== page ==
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  1. #1
    system software - on another disk, no start up

    Member Since
    Jul 29, 2007
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    4
    system software - on another disk, no start up
    Hi all

    I am new to MAC I have run into a problem. I have a dual partition of OSX and OS9. From within OSX I selected the OS9 partition:

    desktop>system preferences> selected the partition. When the machine tries to reboot I get this message:

    "the system software on the startup disk only functions on the original media, not if copied to another drive"

    Does any one know how to resolve this? I have tried using different key combinations at start up, for example holding down the shift key (doing so after the apple tone), also I have tried holding down the s key, as well as
    holding down the apple key,options key and R+P keys, the apple tone starts a second time only to display the same error message.

    I have thought about fsck or disk utility and I have tried to get into standalone single user mode, none of which have worked, this is a real conundrum and I would appreciate any help. Thanks in advance.

  2. #2
    system software - on another disk, no start up

    Member Since
    Nov 04, 2006
    Location
    Portugal
    Posts
    31
    Specs:
    Mac mini Intel core duo - iBook G4
    You don't tell us what kind of machine you are using. As far as I know, G4, G5 and Intel Macintosh Computers can't boot using Mac OS 9, they need OS X to boot.

  3. #3
    MacHeadCase
    Guest
    Some G4s can boot into OS 9. My iMac G4 has a dual boot, OS9 and OS X. But I entirely agree that the OP has left out too much information for us to help.

  4. #4
    system software - on another disk, no start up

    Member Since
    Oct 27, 2006
    Posts
    897
    That error message happens when someone tries to copy the contents of a System 9 install disk instead of actually running the installer. There is no repair, pram zap, etc. You have to run the installer.

  5. #5
    system software - on another disk, no start up

    Member Since
    Mar 30, 2004
    Location
    USA
    Posts
    4,744
    Specs:
    12" Apple PowerBook G4 (1.5GHz)
    Quote Originally Posted by Sherman Homan View Post
    That error message happens when someone tries to copy the contents of a System 9 install disk instead of actually running the installer. There is no repair, pram zap, etc. You have to run the installer.
    Yes, I would expect that the error message is telling the truth in this case. You must start the Mac from an OS 9 CD and install the OS properly. Assuming, of course that the Mac in question supports booting from OS 9.

  6. #6
    system software - on another disk, no start up

    Member Since
    Jul 29, 2007
    Posts
    4
    Dear All thanks for your replies, Macs are a new world to me. The OS is an i-mac G4, I agree it might have to be a re-install. Though is there any way to use a repair utility from the start up disk (OS 9 CD) rather than an re-installation?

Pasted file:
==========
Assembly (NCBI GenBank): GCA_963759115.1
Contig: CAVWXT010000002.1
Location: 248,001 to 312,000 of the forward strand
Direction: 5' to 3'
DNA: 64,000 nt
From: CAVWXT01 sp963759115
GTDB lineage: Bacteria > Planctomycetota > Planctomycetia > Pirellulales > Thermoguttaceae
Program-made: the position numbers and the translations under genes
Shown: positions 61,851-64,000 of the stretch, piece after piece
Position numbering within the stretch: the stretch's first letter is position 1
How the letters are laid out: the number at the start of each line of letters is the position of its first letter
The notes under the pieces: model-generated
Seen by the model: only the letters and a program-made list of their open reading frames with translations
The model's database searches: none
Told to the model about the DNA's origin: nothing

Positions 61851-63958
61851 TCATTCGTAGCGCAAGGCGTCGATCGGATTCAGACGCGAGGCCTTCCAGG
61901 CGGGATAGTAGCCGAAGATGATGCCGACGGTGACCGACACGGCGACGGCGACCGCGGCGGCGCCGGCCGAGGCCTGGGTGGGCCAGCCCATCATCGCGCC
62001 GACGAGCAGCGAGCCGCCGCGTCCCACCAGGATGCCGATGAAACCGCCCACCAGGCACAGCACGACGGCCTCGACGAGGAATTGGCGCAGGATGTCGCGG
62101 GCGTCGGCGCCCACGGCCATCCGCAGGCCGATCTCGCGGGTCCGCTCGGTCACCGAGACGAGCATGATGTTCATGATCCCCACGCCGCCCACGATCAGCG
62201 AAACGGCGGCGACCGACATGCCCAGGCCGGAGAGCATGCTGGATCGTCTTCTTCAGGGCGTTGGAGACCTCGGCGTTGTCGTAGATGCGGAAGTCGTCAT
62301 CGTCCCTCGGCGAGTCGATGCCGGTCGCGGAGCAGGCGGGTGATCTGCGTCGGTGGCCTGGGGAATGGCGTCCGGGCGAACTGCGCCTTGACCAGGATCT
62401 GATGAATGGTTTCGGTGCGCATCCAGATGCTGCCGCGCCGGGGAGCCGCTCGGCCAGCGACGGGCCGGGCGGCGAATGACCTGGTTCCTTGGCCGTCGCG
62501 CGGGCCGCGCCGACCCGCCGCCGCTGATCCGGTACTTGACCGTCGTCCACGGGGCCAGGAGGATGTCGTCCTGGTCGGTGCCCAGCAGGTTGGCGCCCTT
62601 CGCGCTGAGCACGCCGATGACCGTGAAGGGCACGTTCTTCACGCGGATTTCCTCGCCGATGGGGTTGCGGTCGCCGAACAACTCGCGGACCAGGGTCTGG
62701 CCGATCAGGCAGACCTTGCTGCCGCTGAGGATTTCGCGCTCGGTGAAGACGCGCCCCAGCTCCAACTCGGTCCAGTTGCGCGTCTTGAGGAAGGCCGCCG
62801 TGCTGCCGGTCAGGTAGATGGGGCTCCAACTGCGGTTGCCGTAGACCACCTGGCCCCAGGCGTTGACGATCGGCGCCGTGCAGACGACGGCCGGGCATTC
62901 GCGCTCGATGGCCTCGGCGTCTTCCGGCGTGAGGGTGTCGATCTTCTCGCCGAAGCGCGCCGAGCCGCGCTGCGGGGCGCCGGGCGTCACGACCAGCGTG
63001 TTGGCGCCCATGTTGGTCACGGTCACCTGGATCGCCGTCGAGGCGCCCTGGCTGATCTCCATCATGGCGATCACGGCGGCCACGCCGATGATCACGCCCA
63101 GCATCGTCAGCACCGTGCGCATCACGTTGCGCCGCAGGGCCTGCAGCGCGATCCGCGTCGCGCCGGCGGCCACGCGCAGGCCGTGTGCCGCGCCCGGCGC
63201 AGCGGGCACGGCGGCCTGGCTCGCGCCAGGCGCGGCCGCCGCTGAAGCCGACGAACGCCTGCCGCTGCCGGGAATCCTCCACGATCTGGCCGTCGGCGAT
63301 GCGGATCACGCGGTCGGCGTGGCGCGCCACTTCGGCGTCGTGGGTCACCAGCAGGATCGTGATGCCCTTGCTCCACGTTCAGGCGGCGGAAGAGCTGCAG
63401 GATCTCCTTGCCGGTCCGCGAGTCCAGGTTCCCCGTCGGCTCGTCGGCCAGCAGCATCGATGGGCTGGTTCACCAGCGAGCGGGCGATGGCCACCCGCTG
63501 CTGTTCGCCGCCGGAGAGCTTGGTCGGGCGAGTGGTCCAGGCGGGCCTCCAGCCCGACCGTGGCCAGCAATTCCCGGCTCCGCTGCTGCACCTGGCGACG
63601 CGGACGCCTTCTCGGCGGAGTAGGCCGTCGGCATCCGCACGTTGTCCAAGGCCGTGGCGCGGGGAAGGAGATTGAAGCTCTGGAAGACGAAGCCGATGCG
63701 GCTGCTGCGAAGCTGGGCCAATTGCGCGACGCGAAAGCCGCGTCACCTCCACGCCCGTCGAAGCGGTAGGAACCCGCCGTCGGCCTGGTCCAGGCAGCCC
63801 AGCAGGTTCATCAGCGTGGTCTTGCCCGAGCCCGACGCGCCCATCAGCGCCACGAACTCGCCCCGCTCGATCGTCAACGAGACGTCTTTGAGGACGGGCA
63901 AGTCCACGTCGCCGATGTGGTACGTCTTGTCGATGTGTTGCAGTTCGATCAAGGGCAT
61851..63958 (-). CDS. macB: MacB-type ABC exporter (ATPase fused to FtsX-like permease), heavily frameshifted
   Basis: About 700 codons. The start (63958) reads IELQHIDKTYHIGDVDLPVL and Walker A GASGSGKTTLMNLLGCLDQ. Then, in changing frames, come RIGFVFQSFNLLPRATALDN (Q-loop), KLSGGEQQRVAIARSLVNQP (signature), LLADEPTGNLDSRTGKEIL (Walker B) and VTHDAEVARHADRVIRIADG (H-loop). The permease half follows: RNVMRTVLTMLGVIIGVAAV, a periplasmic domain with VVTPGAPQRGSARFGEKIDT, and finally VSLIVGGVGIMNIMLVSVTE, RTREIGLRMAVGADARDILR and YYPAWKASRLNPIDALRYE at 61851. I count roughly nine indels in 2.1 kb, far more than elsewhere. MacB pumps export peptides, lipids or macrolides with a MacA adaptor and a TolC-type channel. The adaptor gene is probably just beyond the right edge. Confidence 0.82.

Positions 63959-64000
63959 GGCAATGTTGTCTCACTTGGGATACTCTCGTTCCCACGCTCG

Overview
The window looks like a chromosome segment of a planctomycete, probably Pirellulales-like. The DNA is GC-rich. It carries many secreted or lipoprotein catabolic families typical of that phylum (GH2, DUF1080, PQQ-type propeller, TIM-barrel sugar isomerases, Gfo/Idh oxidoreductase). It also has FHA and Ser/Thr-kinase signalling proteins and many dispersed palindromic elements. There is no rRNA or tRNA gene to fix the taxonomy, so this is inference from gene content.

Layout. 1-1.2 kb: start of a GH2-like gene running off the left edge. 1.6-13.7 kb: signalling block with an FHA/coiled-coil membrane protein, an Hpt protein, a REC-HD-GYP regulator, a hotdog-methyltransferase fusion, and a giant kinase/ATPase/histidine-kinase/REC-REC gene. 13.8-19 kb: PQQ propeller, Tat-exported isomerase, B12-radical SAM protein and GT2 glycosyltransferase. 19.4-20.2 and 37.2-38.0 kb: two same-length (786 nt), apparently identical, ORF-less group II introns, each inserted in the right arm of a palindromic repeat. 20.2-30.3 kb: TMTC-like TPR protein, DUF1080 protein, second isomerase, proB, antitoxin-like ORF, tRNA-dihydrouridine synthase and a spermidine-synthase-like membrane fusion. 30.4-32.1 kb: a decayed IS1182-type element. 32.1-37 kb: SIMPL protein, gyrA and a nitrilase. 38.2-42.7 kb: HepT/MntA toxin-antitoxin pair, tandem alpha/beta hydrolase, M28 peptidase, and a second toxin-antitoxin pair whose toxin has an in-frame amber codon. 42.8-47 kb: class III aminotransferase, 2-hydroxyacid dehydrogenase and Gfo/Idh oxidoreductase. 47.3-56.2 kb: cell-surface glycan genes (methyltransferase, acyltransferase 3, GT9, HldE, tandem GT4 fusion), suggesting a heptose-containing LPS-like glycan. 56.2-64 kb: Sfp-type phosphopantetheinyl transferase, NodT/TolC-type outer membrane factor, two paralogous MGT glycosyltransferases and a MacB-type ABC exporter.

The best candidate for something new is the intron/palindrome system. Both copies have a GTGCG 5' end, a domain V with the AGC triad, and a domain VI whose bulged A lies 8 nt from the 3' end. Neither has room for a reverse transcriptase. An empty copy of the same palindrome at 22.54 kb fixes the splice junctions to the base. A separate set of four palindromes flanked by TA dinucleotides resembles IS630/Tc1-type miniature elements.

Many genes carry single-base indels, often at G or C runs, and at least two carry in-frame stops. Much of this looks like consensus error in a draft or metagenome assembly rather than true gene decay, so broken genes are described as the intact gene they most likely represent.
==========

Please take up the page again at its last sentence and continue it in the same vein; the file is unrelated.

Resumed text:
7. #7
    system software - on another disk, no start up
    Brown Study's Avatar
    Member Since
    Mar 11, 2004
    Location
    Winnipeg
    Posts
    1,964
    Specs:
    G4 Tiger and OS 9
    Quote Originally Posted by Sherman Homan View Post
    That error message happens when someone tries to copy the contents of a System 9 install disk instead of actually running the installer. There is no repair, pram zap, etc. You have to run the installer.
    I lost my OS 9 install disks years ago, and simply drag one of a zillion backups to any drive or partition I want to use with OS 9. Install disks aren't required.

    Perhaps the OS 9 system is an install set for a specific model, not a retail copy for any Mac that can run 9.
    Though is there any way to use a repair utility from the start up disk (OS 9 CD) rather than an re-installation?
    You might be able to run some kind of repair on OS 9 with Disk Utility running from the OS X partition. It wouldn't do any harm, anyway. But you can't fix OS X from OS 9.

    If OS X's Disk Utility can't fix OS 9, you'll need a repair app, such as Norton's Disk Doctor built for OS 9.

    But under no circumstances should you run Norton, whether for OS 9 or an early OS X, on your OS X partition. Norton will destroy it.

  8. #8
    system software - on another disk, no start up

    Member Since
    Jul 29, 2007
    Posts
    4
    Quote Originally Posted by Brown Study View Post
    I lost my OS 9 install disks years ago, and simply drag one of a zillion backups to any drive or partition I want to use with OS 9. Install disks aren't required.
    Thanks for your advice the above is good to know. But I cannot get this far as my machine balks on startup, if I manage to repair; back ups are on the cards.

    Quote Originally Posted by Brown Study View Post
    You might be able to run some kind of repair on OS 9 with Disk Utility running from the OS X partition. It wouldn't do any harm, anyway. But you can't fix OS X from OS 9.
    Thanks for the info, is that the case with all Mac Operating Systems? For example if I had a partition with OS7 and OS8 would I only be able to reach/repair OS8 from OS7? And also what is the utility to use?